SPECIES RECORDS

Please send us brief details of your sightings of Moss Valley flora and fauna which you think would be useful in their own right eg common species, or any unusual sightings/events. You can use the link to the proforma and e-mail it to us (click on this link). Our Recorder will be pleased to receive your record(s). We welcome your interest and involvement in the recording and subsequent conservation effort for the valley.

You may wish to know why Moss Valley Wildlife Group and other similar groups record the flora and fauna found in the area they focus on. In order to function effectively as a wildlife conservation group we need to know what it is that we are trying to conserve on our 'patch', so we have kept wildlife records over many years to create a picture of the species to be found and the fluctuations in species/abundance over time. The more records, and the longer the period of time, the more useful the data is in making our case for conserving the valley and its special habitats. Local wildlife records also help to build a picture of what is happening with species on a regional and even a national basis.

Your records are important, regardless of your level of expertise, in contributing to our understanding of the valley. If you have any concerns or questions about species recording, eg recording/protecting rare or vulnerable species, please contact us or use the comments box on the form.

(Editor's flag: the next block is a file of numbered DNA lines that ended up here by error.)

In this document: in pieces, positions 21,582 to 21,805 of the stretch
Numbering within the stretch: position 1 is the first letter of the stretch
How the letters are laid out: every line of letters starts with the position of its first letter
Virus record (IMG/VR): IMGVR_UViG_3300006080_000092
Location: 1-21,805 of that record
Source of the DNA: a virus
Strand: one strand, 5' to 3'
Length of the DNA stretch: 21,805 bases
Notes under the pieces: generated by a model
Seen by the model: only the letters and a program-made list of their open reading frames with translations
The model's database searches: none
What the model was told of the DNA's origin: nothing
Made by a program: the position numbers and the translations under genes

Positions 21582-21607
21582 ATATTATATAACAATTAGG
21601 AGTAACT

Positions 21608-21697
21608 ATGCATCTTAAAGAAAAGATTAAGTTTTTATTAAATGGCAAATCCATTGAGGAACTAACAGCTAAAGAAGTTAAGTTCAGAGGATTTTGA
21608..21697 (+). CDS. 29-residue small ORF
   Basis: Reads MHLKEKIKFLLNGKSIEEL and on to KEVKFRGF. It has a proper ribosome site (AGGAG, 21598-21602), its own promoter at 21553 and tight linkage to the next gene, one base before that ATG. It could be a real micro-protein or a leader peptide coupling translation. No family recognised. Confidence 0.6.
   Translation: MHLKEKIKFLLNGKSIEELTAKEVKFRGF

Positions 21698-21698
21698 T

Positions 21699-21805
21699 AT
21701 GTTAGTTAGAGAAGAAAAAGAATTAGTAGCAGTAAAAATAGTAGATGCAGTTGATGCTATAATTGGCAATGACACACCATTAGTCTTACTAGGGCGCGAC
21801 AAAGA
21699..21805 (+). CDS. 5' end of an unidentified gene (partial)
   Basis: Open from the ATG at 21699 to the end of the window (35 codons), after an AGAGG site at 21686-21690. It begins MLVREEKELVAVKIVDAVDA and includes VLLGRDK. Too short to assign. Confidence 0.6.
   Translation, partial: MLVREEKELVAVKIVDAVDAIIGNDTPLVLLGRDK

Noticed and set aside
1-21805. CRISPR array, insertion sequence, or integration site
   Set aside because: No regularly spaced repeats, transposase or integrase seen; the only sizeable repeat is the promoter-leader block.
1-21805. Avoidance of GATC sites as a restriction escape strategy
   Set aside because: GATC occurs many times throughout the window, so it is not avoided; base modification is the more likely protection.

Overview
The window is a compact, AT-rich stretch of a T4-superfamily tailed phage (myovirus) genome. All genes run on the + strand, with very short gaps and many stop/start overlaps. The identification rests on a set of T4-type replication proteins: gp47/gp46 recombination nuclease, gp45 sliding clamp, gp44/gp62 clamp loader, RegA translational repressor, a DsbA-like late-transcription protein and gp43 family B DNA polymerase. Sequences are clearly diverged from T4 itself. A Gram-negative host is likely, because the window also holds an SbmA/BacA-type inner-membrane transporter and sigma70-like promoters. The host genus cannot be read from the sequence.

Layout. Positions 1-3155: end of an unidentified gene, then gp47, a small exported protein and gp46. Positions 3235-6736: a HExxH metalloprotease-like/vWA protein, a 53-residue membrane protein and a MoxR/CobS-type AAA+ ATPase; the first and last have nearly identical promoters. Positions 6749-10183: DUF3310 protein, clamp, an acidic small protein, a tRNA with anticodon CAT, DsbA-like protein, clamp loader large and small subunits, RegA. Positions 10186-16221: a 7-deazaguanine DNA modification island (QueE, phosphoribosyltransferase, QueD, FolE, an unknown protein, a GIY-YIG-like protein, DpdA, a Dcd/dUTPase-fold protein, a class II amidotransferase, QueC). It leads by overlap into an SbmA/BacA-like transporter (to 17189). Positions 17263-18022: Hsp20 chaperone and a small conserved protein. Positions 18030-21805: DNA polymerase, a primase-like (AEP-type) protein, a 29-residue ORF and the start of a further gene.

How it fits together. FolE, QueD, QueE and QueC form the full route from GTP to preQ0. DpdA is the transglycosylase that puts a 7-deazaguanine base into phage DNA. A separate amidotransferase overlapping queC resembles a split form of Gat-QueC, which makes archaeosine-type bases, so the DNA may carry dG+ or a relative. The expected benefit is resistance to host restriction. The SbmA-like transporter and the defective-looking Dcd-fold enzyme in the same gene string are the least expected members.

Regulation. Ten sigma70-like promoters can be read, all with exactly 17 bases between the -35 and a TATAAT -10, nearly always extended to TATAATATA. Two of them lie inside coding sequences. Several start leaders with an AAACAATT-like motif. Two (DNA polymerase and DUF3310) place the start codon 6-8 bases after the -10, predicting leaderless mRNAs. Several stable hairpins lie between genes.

Looking at species-rich hedgerows

Wildlife Watch

WATCH OUT FOR

Calling all members and anyone who visits the Moss Valley, we are keen to hear about sightings of any of these species in the valley:

BROWN HARE

HEDGEHOG

COMMON TOAD

FROG

DINGY SKIPPER BUTTERFLY

WATER VOLE

SKYLARK

KINGFISHER

NATIVE CRAYFISH

GREY PARTRIDGE

BARN OWL

PLEASE ALSO TELL US ABOUT ANY SIGHTINGS OF THE FOLLOWING PEST OR INVASIVE SPECIES:

MINK

AMERICAN OR SIGNAL CRAYFISH

JAPANESE KNOTWEED

PARROT WEED

RED-RINGED PARAKEET

HIMALAYAN BALSAM See the picture below of Himalayan Balsam in flower and click on the 'Balsam Pull' page above to read about the Group's success in dealing with this invasive species over several years, and the potential difficulties in the future in achieving continuity of this conservation work.

 

 

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